> it's supposed to shit itself right?


    My experience of windows XP has been pretty good. It's been reliable and
    robust, and if we could get rid of the stupid microsoft mentality from it,
    it'd be great.

    I did have some fun with it, when I installed it on my new athlon 64
    system. But I was also playing with two seperate software RAID systems at
    the time and image backups (TIP: software RAID + boot CD disk imaging
    systems generally cannot be made to work)...

    The rest of the fun revolved around CPU drivers, SATA funny business, and
    faulty motherboard driver CD... (I'd like a copy of the original MSI K8N
    Neo Platinum driver CD if anyone has one please).

    > So I get it home and swap the video card (my GF6800 had been sitting in
    > another box while the machine was at work). The machine boots, reckons
    > it's lost the video card driver and drops a vga one in instead then
    > stalls. It does the same thing a few more times then stops booting at
    > all. Safe mode reveals it to have stopped at mup.sys


    Make sure you have all the power connectors connected to that card
    correctly, AND the PSU is holding the voltages steady.

    > Anyone here googled for mup.sys? Seen the LEGIONS of people suffering
    > from this? Read comments from the people who fix PC's for a living and
    > see this EVERY FUCKING DAY? Anybody feel a twinge of understanding for
    > those saying "I've been trying to fix this for two days"?


    Make sure your comp is not connected to the net - especially via a LAN -
    during setup. So you do not get a worm from the net...

    Make sure your drivers are all WCHQ (or whatever) approved, or all known
    good drivers.

    > So I've tried everything in these damn forums. Forcing the bios to
    > rebuild ESCI; moving memory chips around; disabling USB; getting the
    > recovery console up and doing a chkdsk /r ... no joy.


    Try it with just the ram, cpu, video card and HD. Process of elimination.

    Maybe the ram is faulty or incompatible with your MB (borrow a mates ram
    for a day).

    Maybe the motherboard is flaky.

    > Suse 9.1 boots just fine, BTW.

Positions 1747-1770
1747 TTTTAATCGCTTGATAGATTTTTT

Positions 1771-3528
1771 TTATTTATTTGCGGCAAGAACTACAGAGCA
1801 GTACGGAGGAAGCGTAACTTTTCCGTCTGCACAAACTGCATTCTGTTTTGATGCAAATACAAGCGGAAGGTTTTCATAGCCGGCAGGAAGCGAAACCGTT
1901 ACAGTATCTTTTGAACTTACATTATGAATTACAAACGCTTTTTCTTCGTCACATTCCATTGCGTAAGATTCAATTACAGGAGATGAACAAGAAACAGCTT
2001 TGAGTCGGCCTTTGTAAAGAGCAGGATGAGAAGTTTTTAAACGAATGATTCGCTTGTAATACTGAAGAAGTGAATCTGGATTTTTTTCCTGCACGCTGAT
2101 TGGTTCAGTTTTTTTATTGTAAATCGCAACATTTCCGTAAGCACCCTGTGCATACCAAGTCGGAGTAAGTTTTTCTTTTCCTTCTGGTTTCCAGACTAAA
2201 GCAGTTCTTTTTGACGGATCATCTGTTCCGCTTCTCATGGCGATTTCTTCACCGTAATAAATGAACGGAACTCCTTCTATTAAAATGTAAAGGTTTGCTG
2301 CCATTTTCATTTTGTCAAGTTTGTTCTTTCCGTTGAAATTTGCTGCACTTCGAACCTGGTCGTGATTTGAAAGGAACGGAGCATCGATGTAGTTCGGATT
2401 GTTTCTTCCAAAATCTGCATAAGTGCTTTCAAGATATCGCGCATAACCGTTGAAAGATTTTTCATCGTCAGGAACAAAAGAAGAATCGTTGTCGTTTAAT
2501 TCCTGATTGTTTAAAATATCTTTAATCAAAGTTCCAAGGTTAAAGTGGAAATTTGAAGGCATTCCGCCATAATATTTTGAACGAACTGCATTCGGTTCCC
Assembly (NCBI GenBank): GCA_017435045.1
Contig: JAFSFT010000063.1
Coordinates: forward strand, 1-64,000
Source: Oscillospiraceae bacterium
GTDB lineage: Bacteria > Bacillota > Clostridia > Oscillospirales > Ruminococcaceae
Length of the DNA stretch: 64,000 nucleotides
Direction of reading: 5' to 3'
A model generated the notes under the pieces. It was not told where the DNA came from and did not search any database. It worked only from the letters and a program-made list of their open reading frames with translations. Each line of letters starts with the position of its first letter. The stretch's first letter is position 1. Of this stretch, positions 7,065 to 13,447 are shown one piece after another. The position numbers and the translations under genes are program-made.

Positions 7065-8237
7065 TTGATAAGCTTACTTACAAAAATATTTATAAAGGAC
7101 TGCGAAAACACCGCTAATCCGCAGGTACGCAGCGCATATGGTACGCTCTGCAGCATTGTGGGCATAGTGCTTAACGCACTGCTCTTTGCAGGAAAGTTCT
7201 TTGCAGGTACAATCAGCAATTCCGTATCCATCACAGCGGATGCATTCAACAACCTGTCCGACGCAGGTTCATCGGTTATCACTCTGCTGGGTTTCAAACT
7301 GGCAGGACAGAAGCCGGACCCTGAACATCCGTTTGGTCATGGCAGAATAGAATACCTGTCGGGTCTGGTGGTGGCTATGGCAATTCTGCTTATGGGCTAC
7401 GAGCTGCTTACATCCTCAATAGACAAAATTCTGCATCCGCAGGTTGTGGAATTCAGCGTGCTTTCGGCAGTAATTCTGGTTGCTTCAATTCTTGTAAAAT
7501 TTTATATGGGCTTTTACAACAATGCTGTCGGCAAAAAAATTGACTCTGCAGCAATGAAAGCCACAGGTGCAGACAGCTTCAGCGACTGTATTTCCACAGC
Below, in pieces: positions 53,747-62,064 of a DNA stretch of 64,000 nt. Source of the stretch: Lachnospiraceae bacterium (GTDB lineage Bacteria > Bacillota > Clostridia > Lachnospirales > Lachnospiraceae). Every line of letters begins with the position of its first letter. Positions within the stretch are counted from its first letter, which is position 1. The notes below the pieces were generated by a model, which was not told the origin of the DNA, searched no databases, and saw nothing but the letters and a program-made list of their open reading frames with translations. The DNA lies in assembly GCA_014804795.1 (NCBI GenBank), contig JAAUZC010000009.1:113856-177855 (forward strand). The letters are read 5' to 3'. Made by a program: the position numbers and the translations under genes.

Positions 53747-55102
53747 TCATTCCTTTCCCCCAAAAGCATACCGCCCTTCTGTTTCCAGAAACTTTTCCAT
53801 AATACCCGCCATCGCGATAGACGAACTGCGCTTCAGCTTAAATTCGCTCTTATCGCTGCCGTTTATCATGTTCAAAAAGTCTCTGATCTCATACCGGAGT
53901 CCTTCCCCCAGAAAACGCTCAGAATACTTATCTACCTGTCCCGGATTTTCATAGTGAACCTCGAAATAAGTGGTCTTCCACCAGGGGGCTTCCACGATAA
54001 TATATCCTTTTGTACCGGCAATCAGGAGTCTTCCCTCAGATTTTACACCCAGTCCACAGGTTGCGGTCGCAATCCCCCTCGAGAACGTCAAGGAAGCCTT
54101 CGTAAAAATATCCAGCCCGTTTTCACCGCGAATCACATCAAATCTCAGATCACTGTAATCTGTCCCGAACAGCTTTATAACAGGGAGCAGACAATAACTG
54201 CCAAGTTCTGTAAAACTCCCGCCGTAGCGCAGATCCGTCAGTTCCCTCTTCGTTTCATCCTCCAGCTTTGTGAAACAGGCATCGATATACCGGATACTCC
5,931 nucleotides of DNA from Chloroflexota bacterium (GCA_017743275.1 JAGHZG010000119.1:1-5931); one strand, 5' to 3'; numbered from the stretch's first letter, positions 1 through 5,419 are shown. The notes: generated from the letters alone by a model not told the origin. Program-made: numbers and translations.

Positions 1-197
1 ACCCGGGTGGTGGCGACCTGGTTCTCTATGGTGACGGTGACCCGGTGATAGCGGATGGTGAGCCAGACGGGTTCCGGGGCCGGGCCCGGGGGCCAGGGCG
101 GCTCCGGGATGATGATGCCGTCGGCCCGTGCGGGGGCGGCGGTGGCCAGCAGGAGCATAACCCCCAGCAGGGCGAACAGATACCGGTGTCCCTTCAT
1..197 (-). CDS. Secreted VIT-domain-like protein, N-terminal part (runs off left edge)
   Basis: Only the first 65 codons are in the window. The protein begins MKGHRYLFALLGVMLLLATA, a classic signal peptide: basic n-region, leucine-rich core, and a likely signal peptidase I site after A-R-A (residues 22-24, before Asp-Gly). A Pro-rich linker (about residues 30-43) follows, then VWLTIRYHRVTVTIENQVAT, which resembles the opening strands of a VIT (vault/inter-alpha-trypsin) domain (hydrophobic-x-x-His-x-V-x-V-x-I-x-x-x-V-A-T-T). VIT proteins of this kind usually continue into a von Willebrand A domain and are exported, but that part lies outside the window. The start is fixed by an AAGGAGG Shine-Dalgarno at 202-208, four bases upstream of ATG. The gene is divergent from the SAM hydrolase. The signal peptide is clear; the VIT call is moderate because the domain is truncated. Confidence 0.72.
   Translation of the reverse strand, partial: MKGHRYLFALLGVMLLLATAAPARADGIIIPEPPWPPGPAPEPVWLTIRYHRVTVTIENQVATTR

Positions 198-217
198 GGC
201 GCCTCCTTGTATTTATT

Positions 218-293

Which would normally mean windows xp should as well. I mean the hardware
    hardly cares what OS it is running.

    Which would tend to suggest a software problem. Likely drivers. Either
    faulty ones, incompatible, or left out.

    >All I know is that as the basis for a
    > computing device, Windows XP has failed absolutely and completely.


    Think about it logically: if windows XP failed like this for everyone else,
    failed this easily, it would have been on this news group for years
    already. Recalled, media blitz, no xp machines sold, etc, etc.

    Therefore it's not specifically windows XP.

    >For
    > both business and home. I would quite like to recover the contents of
    > this drive, but the number of "reinstalling always fixes mup.sys
    > problems for me" posts seem to indicate that perhaps this is not an
    > option. We will need to do some more Windows development and
    > reisntalling XP, Visual studio, a bunch of third party tools and a
    > couple of dependent libraries is going to take a non-trivial quantity of
    > time. Not to mention the damn-near certainty that it's going to happen
    > again. Good job the source code I care about is held on subversion on a
    > nice reliable Linux box.


    You should have a partition for the OS, and other partitions for your
    important files. Then you install it all, with your main apps on one of
    those OTHER partitions. Then you Image it with Ghost or true image. Then a
    simple boot with the imaging CD will have windows back in no time, your
    apps included.

    Having it all on one partition was never a great idea.

    Having said that, XP should not need to be reinstalled as much as you have
    done, especially if you do not install every bit of software out there on a
    daily basis and keep it up to date and virus/spyware protected.

    --

    .... Brendan

    "Next week your lesson will go into more detail about how USENET differs from reality, even if you aren't able to tell the difference." -- Brian Reid

    Note: All my comments are copyright 12/11/2004 10:31:56 p.m. and are opinion only where not otherwise stated and always "to the best of my recollection". www.computerman.orcon.net.nz.
     
    Brendan, Nov 12, 2004
    #19
  20. David Preece

    Mr Scebe Guest

    "David Preece" <> wrote in message
    news:bN%kd.1013$...
    > Mr Scebe wrote:
    > >>Anyone here googled for mup.sys? Seen the LEGIONS of people suffering
    > >>from this?

    > >
    > > This is the network unc driver. I would suggest checking that you have

    the
    > > correct network driver installed

    >
    > Ah. Also a common misconception it seems. The name of the driver comes
    > up once it has successfully been loaded, so the one after is the one
    > we're having problems with. This turns out to be the ACPI driver, and
    > this in turn has problems with a corrupt ESCI.


    Ok, so you're saying that Linux doesn't care if you had a corrupt ESCI, it
    would just boot anyway (according to your original post)?

    >In some cases rebuilding
    > the ESCI has fixed it - and this is why some people get it when they add
    > new cards.


    I presume that you were getting a stop error (Blue screen of death)? Did you
    try searching on that?

    Apart from all of this, i still can't reconcile how you think it's MS's
    fault for not having a driver installed on their CD for a piece of hardware
    that wasn't around when the OS was built. Or is your complaint the fact that
    you need to install the driver from a floppy rather than a CD?

    --
    Mr Scebe
    Losersh always whine about their 'besht'.
    Winnersh go home and **** the prom queen".
    ~Sean Connery in "The Rock"
     
    Mr Scebe, Nov 12, 2004
    #20